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After the Fall: A Play in Two Acts (Penguin…

After the Fall: A Play in Two Acts (Penguin Plays) (original 1964; edition 1980)

by Arthur Miller

Series: Bantam Drama

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480532,899 (3.65)15
Title:After the Fall: A Play in Two Acts (Penguin Plays)
Authors:Arthur Miller
Info:Penguin Books (1980), Edition: Revised, Paperback, 128 pages
Collections:Your library
Tags:Plays, Signed

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After the Fall by Arthur Miller (1964)


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Showing 5 of 5
  kutheatre | Jun 7, 2015 |
Quentin, a lawyer, reflects on his two marriages and his current relationship through a running inner monologue throughout the play. It’s a painfully biographical piece, one that mirrors the playwright’s own life. It chronicles the main character's life as her falls in love with a young woman, his marriage ends, and he gets remarried to the young woman who has now become an international star and sex symbol.

The second wife, Maggie, is incredibly troubled, insecure, and jealous. She has a drinking and drug problem and is an obvious parallel for Marilyn Monroe. Their relationship is doomed from the start. They are unhappy together because they can't trust each other.

BOTTOM LINE: The play is so heartbreakingly raw and intimate. Miller was working through his own marriage in this play, and that truthfulness adds a layer of depth that fiction often can’t reach. Not an easy play to read, but very real look at the ways we can harm the people we love the most.

“I saw clearly only when I saw with love. Or can one ever remember love? It's like trying to summon up the smell of roses in a cellar. You might see a rose, but never the perfume. And that's the truth of roses, isn't it? — The perfume?” ( )
  bookworm12 | Nov 26, 2014 |
So, Maggie wasn't based on Marilyn Monroe, huh, Arthur? Liar! I didn't like this one at first ... the disjointed flash-back type play never held as much charm for me as a real-story type play. But it grew on me. Miller's writing truly approaches genius. There is something truly theatrical without being pretentious. Apparently, most playwrights can't pull this off, at least the ones I've read. This play follows a middle-aged man as he explores the failure of his personal relationships and his fear of intimacy ... at least that's my take. ( )
  AliceAnna | Sep 9, 2014 |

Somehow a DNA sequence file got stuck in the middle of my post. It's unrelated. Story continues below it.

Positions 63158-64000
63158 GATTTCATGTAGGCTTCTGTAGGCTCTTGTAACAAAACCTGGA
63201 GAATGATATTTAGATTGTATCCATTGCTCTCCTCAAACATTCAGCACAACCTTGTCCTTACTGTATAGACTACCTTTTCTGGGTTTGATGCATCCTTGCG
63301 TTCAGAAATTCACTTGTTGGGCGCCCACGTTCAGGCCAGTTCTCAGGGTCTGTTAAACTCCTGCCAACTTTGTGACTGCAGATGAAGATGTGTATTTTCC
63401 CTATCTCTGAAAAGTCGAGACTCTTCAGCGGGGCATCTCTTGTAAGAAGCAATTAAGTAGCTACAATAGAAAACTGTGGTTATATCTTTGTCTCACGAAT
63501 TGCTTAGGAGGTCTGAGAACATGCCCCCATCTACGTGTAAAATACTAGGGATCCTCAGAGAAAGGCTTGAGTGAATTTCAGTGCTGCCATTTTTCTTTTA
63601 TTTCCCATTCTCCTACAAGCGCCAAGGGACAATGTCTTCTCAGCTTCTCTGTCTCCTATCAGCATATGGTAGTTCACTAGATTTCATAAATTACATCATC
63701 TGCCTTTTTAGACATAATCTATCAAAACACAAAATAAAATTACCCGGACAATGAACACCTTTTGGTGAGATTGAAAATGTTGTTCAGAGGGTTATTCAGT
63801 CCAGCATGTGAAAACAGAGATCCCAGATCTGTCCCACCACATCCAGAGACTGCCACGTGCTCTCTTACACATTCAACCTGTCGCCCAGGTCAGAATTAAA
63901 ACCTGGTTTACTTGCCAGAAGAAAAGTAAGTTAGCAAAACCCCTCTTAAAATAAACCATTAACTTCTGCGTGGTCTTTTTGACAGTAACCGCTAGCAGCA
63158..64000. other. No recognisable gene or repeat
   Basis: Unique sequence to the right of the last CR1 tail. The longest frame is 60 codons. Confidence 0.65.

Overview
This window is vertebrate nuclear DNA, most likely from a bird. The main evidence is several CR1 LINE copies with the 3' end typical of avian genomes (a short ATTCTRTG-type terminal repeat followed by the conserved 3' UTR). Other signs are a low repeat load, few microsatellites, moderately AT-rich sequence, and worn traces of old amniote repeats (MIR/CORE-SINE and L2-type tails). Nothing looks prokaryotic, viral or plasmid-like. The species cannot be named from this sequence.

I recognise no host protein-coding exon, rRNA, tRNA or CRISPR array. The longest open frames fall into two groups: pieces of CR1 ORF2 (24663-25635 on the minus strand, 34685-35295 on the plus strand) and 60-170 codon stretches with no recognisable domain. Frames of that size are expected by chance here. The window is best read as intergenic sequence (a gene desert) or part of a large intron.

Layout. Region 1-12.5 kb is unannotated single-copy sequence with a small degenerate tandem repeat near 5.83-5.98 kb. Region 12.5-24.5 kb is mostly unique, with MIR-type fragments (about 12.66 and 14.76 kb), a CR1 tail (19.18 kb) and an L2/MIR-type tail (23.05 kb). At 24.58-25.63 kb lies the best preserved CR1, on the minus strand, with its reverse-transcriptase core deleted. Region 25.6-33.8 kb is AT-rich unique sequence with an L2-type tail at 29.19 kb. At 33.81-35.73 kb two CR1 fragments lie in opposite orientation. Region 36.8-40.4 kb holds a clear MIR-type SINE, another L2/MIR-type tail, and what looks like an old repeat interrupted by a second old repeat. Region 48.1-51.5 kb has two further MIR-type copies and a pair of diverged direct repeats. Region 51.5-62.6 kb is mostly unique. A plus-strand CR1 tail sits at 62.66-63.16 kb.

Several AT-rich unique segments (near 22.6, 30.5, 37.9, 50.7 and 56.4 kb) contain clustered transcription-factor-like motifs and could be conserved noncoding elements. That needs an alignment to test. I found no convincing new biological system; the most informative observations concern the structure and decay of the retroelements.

Quentin is a lawyer at a big firm. He has friends, a wife, daughter and a Communist past he is still trying to come to terms with. He constantly flashbacks to his childhood to hear his parents bickering and flashes forward to listen to his current lover discuss her fear of Nazis. In between we see Quentin's first marriage end, the disintegration of his second marriage to a famous singer, and the fear he and his friends feel when the firm demands that someone names the former Communists among them.
When I began reading this I was aware that Miller had caught a tremendous amount of heat for this play. I can see why. It is self-serving and egotistical in monumental proportions. He might as well have gone ahead and given the characters their real names: Quentin is Miller whining endlessly about truth, Maggie is Marilyn Monroe as the "quite stupid, silly kid." And the later lover, calm Holga, is Miller's then wife, Ingeborg Morath, the only female in the play that Miller doesn't portray as impossible to please. If Miller had simply written a play that had a little bit in common with his own life it wouldn't have mattered, but that he chose to write so transparently about his marriage, break-up and death of Marilyn so immediately after her death comes off as exploitation. ( )
1 vote mstrust | Apr 12, 2010 |
after learning more about Miller's life, the book became more interesting to me. He writes beautifully, and this book contains some of my favorite sayings.
  d.sandoval2 | Feb 9, 2008 |
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Amazon.com Product Description (ISBN 0140481621, Paperback)

Often called the most autobiographical of Arthur Miller's plays, After the Fall probes deeply into the psyche of Quentin, a man who ruthlessly revisits his past to explain the catastrophe that is his life. His journey backward takes him through a troubled upbringing, the bitter death of his mother, and a series of failed relationships.

(retrieved from Amazon Thu, 12 Mar 2015 18:04:18 -0400)

(see all 2 descriptions)

A man attempts to make peace with his past in order to move forward in his life. Haunted by his relationship with a needy sex symbol, Quentin's remarks to an unseen listener sparks a relentless exploration of the past motives and compromises that still shape his present.

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